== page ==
This article elaborates on a webinar segment in which I dissected the application of pivot tables using a sales dataset from an ice cream manufacturing company. Remember, this demonstration isn’t confined to sales data alone; the discussed techniques can be universally applied to any dataset.
In this particular instance, I was tasked to generate two types of reports. The first one required a detailed breakdown of the company’s revenue, costs, and profit by individual ice cream flavors. The second report aimed at providing a revenue breakdown by flavor and specific location. To create these, I initially used an array of complex formulas to manually construct these reports.
Nonetheless, it’s worth noting that pivot tables can accomplish similar results, perhaps more efficiently. The pivot tables I generated for this data bore an uncanny resemblance to the manually created reports. However, there’s an easy way to distinguish a pivot table from a regular one – the presence of two additional menu options and a panel that appears on the right side of your screen when you interact with a pivot table, which doesn’t happen with manual tables.
Creating a Pivot Table
Let’s now focus on how to create a pivot table. For this tutorial, I will use a blank sheet, ‘Pivot Three’, but remember that multiple pivot tables can reside on a single sheet. As an example, I previously placed two pivot tables on the ‘Pivot One’ sheet. On ‘Pivot Three’, I aim to create between one to three pivot tables.
To create a pivot table, navigate to ‘Insert’ and then ‘Pivot Table’, which will prompt a dialogue box.
This box will ask two key questions: Where is your data located, and where do you want the pivot table to be placed?
For the data’s location, Excel typically identifies it for you. In this case, it correctly recognized our data range from A5 to G1648 on the sales data sheet. On the off chance that Excel selects the incorrect range, you can edit it. However, this occurrence is rare.
The next question asks where you’d like to position your pivot table. The default option is a new worksheet, and if left as such, Excel will automatically create a new tab titled ‘Sheet 1’ and place your pivot table there, starting from cell A1. However, for our demonstration, we wish to locate the pivot table on our pre-existing ‘Pivot Three’ sheet. Therefore, we select ‘Existing Worksheet’, ensure our cursor is blinking in the location box, click on ‘Pivot Three’, and then on cell A1. The chosen cell can be any of your preference.
Upon clicking ‘OK’, a placeholder for the pivot table appears. Now comes the critical part – deciding the appearance of the pivot table.
As a starting point, let’s aim to list all the different ice cream flavors our company produces. To achieve this, we drag ‘Flavor’ from the panel on the right and drop it into the rows box. Doing this lists the flavors row by row, sorted alphabetically.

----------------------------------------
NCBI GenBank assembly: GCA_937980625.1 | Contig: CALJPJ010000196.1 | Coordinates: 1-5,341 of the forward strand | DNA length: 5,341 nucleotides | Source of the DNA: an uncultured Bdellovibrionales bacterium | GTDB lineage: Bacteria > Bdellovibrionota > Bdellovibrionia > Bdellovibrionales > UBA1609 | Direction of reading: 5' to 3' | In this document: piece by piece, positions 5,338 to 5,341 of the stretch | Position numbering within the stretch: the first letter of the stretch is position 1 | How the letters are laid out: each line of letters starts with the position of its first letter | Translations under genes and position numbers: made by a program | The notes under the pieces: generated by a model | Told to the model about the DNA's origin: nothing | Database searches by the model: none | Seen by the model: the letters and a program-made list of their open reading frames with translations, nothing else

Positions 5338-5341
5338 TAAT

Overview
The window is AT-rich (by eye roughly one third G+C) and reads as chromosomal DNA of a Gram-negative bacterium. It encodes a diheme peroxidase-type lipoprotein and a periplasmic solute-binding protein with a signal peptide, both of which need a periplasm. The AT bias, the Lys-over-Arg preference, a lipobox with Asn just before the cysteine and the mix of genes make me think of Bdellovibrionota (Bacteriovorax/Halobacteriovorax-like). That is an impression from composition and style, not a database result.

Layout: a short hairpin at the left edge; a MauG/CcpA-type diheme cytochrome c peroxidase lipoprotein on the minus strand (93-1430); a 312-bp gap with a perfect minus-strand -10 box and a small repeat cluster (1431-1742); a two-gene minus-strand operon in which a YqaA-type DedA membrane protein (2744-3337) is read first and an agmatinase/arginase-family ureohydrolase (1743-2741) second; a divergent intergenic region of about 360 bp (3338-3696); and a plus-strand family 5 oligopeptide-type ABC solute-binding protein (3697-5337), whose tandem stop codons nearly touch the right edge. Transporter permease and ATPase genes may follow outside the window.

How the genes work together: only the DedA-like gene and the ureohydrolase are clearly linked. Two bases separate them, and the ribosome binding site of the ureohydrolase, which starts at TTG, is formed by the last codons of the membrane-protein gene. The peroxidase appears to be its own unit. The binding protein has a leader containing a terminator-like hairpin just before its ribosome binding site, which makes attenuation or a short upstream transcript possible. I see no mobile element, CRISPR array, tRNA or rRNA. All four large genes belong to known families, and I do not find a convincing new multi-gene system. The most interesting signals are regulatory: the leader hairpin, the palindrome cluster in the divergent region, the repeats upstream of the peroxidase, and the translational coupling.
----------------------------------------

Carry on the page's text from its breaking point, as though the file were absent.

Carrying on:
Next, let’s add ‘Total Revenue’ to our pivot table. We can do this by dragging it from the panel and dropping it into the values box. Since ‘Total Revenue’ is numeric data, Excel automatically defaults to summing up the values. However, you can modify this to perform a count, find an average, or obtain other statistics of your choice.
By completing these steps, we have successfully created a simple, yet informative pivot table showcasing a sum of the total revenue for each flavor of ice cream.
This serves as a basic introduction to creating pivot tables, proving just how intuitive and user-friendly they can be for organizing and analyzing large datasets. As we progress, we’ll explore more complex uses and nuances of pivot tables, expanding your data analysis toolkit even further.
Restructuring a Pivot Table
After constructing three differently structured pivot tables, we will now focus on how effortlessly we can reconfigure them. Remember, the flexibility of pivot tables is one of their most potent features.
Let’s use one of our created pivot tables as an example. Suppose we wanted to switch the roles of our row and column headers, such that the ‘Flavors’ become the column headings and ‘Locations’ become the row headings. To achieve this, we simply drag ‘Customer Location’ from ‘Columns’ to ‘Rows’, and similarly drag ‘Flavor’ from ‘Rows’ to ‘Columns’. This action instantly alters the table’s structure to match our needs.
In another scenario, let’s say we decide to omit column headings altogether, aiming to create a pivot table that solely lists locations against total revenue. This alteration is also straightforward. We just need to drag ‘Flavor’ out of ‘Columns’, dropping it back into the panel’s list. Doing so effectively removes ‘Flavor’ from the pivot table.